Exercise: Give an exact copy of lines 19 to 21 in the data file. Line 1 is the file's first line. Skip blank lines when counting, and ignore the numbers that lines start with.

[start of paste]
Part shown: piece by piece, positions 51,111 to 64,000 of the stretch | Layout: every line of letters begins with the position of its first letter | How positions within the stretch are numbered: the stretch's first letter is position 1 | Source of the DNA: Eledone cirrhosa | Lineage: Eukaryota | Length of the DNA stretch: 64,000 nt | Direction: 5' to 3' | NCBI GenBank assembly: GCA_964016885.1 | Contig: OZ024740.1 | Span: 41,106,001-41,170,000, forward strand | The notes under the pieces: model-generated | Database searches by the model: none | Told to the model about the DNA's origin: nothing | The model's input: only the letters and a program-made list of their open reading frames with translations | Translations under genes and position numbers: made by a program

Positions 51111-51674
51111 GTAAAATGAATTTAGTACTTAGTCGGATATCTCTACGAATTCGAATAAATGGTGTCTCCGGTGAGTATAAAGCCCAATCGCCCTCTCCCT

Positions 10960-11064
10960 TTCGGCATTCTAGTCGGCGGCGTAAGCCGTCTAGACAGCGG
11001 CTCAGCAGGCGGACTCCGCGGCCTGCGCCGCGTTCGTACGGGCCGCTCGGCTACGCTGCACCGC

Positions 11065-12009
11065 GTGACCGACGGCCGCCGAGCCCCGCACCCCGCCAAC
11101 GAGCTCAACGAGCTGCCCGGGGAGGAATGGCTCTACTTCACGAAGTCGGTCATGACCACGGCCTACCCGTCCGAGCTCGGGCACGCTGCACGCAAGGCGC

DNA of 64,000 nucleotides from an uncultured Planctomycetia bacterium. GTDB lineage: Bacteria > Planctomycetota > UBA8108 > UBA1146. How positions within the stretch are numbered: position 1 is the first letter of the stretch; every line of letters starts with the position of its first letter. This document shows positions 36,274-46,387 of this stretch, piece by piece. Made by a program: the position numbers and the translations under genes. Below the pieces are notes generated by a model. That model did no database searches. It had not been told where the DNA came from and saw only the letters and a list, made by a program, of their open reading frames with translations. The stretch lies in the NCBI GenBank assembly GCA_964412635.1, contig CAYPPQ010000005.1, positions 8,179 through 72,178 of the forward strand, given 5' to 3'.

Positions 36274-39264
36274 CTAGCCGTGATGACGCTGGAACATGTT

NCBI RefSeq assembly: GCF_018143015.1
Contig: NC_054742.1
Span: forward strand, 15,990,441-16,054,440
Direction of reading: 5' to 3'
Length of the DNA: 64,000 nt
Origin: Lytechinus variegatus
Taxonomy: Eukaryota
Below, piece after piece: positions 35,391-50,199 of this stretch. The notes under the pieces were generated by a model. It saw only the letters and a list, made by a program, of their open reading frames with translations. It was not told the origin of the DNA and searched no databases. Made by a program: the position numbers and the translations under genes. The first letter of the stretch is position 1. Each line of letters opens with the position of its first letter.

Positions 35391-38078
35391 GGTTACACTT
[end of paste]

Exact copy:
Taxonomy: Eukaryota
Below, piece after piece: positions 35,391-50,199 of this stretch. The notes under the pieces were generated by a model. It saw only the letters and a list, made by a program, of their open reading frames with translations. It was not told the origin of the DNA and searched no databases. Made by a program: the position numbers and the translations under genes. The first letter of the stretch is position 1. Each line of letters opens with the position of its first letter.

Positions 35391-38078